unless @_ % 2 == 0;
   while (@_)
      ($option, $value) = (shift, shift);
      croak "unknown option \"$option\" for structure \"$self->{'name'}\""
         unless $self->known_option ($option);
      $self->{'options'}{$option} = $value;

=item get_options (OPTION, ...)

Returns the value(s) of one or more options.  Any OPTION that has not
been set by C<set_options> will return its default value, fetched using
the C<default_value> method.  If OPTION is not supported by the
structure module, then your program either already crashed (when it
tried to set it with C<set_option>), or it will crash here (thanks to
calling C<default_option>).



sub get_options
   my $self = shift;
   my ($options, $option, $value, @values);

   $options = $self->{'options'};
   while (@_)
      $option = shift;
      $value = (exists $options->{$option})
         ? $options->{$option}
         : $self->default_option ($option);
      push (@values, $value);

   wantarray ? @values : $values[0];

# ----------------------------------------------------------------------
# Text::BibTeX::StructuredEntry methods dealing with entry structure

package Text::BibTeX::StructuredEntry;
use strict;
use vars qw(@ISA $VERSION);
$VERSION = 0.88;

use Carp;

@ISA = ('Text::BibTeX::Entry');
use Text::BibTeX qw(:metatypes display_list);


The other class provided by the C<Structure> module is
C<StructuredEntry>, the base class for all structured entry classes.
This class inherits from C<Entry>, so all of its entry
query/manipulation methods are available.  C<StructuredEntry> adds
methods for checking that an entry conforms to the database structure
defined by a structure class.

It only makes sense for C<StructuredEntry> to be used as a base class;
you would never create standalone C<StructuredEntry> objects.  The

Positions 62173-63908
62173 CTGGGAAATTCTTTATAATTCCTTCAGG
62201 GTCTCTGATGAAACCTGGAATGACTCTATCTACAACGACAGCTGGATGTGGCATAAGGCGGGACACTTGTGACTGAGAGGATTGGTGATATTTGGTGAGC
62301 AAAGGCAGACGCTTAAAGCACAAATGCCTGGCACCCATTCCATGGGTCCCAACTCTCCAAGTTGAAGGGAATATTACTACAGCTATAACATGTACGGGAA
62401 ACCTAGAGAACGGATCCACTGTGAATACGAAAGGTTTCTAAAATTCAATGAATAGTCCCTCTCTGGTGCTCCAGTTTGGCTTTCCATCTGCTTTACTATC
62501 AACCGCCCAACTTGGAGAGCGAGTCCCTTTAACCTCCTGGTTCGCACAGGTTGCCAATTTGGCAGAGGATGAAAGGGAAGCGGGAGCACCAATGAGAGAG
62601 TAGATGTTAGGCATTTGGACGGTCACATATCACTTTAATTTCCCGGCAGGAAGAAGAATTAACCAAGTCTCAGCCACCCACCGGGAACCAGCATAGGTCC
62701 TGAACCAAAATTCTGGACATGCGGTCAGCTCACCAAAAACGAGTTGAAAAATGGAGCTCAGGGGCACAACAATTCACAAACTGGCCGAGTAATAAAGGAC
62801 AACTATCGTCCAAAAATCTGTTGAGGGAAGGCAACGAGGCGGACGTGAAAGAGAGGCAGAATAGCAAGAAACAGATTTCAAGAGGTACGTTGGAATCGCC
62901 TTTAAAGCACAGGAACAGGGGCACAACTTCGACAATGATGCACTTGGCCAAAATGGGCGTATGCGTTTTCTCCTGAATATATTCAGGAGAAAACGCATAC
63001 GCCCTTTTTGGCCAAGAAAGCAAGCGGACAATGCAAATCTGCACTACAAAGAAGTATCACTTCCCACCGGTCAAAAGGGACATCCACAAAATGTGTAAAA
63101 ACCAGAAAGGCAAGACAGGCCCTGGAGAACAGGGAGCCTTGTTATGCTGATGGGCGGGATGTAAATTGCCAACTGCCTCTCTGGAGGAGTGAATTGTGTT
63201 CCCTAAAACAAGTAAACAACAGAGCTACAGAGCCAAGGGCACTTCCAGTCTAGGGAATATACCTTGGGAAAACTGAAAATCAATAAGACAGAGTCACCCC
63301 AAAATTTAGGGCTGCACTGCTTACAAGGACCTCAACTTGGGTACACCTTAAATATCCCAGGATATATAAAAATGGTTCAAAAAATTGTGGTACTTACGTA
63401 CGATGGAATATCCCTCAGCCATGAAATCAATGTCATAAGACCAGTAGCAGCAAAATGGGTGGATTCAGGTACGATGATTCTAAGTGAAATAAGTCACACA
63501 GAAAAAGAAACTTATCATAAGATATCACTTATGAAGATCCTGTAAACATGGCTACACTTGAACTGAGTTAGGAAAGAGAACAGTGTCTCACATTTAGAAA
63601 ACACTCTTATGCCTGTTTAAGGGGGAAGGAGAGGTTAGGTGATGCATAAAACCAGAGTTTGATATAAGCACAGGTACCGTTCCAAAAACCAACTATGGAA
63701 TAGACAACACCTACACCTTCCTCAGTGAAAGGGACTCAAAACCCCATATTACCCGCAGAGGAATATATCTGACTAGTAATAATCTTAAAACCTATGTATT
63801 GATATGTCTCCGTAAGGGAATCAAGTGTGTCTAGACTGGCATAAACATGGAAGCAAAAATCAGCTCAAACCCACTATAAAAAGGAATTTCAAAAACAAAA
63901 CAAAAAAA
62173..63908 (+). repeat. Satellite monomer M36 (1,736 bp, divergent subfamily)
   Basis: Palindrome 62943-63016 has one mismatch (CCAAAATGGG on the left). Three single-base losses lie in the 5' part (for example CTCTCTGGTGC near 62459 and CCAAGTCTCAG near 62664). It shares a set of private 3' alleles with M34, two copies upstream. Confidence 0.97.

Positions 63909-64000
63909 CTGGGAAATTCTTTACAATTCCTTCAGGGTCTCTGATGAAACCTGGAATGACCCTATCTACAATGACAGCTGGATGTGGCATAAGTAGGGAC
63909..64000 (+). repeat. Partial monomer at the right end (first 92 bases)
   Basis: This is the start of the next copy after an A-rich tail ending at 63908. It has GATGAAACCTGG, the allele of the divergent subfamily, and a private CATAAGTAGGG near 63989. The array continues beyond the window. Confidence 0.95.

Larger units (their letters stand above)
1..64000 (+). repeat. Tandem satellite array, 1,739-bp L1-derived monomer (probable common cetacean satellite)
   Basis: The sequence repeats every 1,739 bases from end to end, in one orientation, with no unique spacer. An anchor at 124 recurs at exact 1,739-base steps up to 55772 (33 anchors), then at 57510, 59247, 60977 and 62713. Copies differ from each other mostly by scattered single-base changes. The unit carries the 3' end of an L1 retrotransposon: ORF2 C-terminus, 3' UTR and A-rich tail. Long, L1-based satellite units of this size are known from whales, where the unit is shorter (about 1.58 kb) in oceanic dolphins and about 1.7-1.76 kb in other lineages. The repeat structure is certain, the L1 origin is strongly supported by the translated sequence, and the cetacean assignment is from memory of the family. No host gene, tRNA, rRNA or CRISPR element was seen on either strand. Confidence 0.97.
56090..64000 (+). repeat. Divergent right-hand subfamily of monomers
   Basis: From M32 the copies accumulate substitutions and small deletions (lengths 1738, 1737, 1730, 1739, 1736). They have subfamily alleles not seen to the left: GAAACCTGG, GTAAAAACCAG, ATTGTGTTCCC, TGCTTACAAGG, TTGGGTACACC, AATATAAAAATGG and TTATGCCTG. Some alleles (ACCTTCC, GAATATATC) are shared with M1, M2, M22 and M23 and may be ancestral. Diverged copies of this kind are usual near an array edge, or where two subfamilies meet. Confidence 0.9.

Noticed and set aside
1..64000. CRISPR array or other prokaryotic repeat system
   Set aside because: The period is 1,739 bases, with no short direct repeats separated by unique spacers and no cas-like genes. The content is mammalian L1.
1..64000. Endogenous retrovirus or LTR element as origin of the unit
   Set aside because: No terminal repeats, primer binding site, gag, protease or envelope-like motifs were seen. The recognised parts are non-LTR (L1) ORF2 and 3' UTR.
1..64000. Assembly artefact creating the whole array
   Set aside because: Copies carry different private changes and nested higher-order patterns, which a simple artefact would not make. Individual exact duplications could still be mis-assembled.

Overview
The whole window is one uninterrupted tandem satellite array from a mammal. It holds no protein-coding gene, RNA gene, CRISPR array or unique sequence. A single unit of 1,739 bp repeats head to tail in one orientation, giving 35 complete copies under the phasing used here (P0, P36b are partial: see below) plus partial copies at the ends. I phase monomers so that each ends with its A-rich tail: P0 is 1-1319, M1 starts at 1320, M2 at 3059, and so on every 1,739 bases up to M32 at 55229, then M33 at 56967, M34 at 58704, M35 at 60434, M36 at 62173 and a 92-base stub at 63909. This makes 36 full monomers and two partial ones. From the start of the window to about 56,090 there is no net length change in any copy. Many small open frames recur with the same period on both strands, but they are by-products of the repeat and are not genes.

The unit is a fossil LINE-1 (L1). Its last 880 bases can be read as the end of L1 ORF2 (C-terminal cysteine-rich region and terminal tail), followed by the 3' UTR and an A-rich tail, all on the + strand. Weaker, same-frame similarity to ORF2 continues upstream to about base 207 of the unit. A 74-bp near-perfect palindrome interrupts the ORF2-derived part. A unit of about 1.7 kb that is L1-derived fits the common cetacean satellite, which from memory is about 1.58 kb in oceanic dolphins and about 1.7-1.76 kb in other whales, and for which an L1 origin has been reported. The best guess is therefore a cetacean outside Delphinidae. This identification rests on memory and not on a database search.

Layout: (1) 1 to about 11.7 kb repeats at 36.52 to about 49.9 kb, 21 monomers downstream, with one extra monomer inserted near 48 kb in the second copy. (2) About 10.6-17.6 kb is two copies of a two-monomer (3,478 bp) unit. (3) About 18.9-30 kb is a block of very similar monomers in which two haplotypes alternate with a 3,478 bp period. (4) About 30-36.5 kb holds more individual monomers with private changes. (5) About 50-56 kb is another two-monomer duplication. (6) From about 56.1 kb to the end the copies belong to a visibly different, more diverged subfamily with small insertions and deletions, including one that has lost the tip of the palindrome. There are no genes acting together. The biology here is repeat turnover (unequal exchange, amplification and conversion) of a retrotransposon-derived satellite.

superficial reason for this is that only particular structured-entry
classes have an actual structure class associated with them,
C<StructuredEntry> on its own doesn't have any information about allowed
types, required fields, field constraints, and so on.  For a deeper
understanding, consult L<"CLASS INTERACTIONS"> above.

Since C<StructuredEntry> derives from C<Entry>, it naturally operates on
BibTeX entries.  Hence, the following descriptions refer to "the
entry"---this is just the object (entry) being operated on.  Note that
these methods are presented in bottom-up order, meaning that the methods
you're most likely to actually use---C<check>, C<coerce>, and
C<silently_coerce> are at the bottom.  On a first reading, you'll
probably want to skip down to them for a quick summary.

=over 4

=item structure ()

Returns the object that defines the structure the entry to which is
supposed to conform.  This will be an instantiation of some structure
class, and exists mainly so the check/coerce methods can query the
structure about the types and fields it recognizes.  If, for some
reason, you wanted to query an entry's structure about the validity of
type C<foo>, you might do this:

   # assume $entry is an object of some structured entry class, i.e.
   # it inherits from Text::BibTeX::StructuredEntry
   $structure = $entry->structure;
   $foo_known = $structure->known_type ('foo');


sub structure
   my $self = shift;

=item check_type ([WARN])

Returns true if the entry has a valid type according to its structure.
If WARN is true, then an invalid type results in a warning being


sub check_type
   my ($self, $warn) = @_;

   my $type = $self->{'type'};
   if (! $self->{'structure'}->known_type ($type))
      $self->warn ("unknown entry type \"$type\"") if $warn;
      return 0;
   return 1;

=item check_required_fields ([WARN [, COERCE]])

Checks that all required fields are present in the entry.  If WARN is
true, then a warning is printed for every missing field.  If COERCE is